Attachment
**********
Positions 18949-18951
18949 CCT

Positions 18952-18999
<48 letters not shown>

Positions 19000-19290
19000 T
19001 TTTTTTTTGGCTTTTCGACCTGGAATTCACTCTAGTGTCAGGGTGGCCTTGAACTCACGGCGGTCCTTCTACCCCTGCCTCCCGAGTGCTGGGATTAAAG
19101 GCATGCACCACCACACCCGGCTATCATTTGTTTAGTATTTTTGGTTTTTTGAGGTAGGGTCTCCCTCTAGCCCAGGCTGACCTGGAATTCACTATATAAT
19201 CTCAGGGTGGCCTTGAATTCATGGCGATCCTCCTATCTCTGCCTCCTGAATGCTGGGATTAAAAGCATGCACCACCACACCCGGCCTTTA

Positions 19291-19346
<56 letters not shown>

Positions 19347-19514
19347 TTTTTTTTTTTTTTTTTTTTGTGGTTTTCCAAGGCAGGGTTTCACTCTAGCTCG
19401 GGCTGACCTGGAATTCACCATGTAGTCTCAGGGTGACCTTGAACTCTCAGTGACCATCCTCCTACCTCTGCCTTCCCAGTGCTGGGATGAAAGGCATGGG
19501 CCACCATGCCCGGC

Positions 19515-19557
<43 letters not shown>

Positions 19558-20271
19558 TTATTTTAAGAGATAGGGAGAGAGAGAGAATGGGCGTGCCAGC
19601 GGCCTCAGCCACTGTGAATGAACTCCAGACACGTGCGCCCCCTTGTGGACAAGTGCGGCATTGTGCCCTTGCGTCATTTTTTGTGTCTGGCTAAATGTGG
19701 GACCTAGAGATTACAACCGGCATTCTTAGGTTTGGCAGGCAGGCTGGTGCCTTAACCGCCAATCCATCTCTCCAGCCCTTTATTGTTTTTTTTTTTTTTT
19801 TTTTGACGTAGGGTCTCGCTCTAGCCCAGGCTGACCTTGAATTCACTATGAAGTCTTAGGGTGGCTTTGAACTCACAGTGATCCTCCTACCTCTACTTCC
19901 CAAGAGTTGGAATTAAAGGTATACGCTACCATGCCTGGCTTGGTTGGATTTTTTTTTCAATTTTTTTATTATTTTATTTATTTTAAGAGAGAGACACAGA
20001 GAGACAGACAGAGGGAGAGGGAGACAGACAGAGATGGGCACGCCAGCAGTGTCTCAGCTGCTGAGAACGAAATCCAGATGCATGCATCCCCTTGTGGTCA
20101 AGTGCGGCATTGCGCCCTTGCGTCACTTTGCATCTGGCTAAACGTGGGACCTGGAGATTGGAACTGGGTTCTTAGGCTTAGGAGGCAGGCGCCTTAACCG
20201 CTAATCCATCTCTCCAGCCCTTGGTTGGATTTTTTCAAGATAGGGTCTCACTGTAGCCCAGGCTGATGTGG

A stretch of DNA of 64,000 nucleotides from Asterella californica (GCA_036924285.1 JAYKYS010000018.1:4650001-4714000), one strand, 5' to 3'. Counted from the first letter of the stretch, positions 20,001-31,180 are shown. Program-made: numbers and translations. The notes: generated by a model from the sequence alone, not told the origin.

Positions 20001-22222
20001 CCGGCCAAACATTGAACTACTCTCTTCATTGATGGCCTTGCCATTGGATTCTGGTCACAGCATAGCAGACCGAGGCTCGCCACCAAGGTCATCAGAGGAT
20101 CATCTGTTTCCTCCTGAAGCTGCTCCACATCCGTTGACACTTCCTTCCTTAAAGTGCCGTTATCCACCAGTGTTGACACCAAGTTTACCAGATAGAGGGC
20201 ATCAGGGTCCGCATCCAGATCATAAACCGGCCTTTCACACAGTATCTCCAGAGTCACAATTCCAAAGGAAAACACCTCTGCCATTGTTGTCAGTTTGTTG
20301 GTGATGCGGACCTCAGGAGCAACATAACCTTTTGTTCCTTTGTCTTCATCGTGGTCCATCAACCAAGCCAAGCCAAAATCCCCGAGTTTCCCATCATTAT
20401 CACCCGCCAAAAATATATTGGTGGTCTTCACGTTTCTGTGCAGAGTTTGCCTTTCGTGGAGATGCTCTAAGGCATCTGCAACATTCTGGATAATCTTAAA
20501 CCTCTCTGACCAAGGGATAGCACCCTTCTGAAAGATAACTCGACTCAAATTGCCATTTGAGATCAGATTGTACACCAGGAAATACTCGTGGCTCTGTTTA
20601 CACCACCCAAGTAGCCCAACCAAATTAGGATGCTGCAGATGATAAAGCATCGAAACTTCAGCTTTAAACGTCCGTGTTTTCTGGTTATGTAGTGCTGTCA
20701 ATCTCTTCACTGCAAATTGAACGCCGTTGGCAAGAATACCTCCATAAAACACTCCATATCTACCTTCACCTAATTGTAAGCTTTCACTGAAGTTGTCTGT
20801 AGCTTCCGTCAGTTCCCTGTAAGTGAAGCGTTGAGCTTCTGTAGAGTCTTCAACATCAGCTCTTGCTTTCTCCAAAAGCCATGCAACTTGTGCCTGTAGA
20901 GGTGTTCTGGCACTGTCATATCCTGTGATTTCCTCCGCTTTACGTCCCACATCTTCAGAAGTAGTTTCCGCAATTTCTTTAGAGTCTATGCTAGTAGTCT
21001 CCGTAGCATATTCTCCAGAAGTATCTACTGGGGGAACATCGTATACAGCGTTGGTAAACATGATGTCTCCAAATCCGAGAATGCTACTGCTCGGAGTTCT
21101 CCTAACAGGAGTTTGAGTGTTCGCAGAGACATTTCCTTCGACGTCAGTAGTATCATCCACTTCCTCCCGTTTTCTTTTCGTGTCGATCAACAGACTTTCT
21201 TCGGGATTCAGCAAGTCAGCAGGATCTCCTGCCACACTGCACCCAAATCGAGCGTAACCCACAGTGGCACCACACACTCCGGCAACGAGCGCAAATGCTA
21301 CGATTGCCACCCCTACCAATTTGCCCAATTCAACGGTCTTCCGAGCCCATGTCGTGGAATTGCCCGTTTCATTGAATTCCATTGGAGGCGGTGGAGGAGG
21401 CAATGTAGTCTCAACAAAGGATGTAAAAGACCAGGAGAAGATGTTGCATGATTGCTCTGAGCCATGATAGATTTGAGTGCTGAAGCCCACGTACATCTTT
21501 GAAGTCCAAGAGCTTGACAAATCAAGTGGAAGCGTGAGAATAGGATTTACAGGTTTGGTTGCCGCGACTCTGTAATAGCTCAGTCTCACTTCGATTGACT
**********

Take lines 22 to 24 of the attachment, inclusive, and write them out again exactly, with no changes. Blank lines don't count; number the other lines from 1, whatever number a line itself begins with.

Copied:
19801 TTTTGACGTAGGGTCTCGCTCTAGCCCAGGCTGACCTTGAATTCACTATGAAGTCTTAGGGTGGCTTTGAACTCACAGTGATCCTCCTACCTCTACTTCC
19901 CAAGAGTTGGAATTAAAGGTATACGCTACCATGCCTGGCTTGGTTGGATTTTTTTTTCAATTTTTTTATTATTTTATTTATTTTAAGAGAGAGACACAGA
20001 GAGACAGACAGAGGGAGAGGGAGACAGACAGAGATGGGCACGCCAGCAGTGTCTCAGCTGCTGAGAACGAAATCCAGATGCATGCATCCCCTTGTGGTCA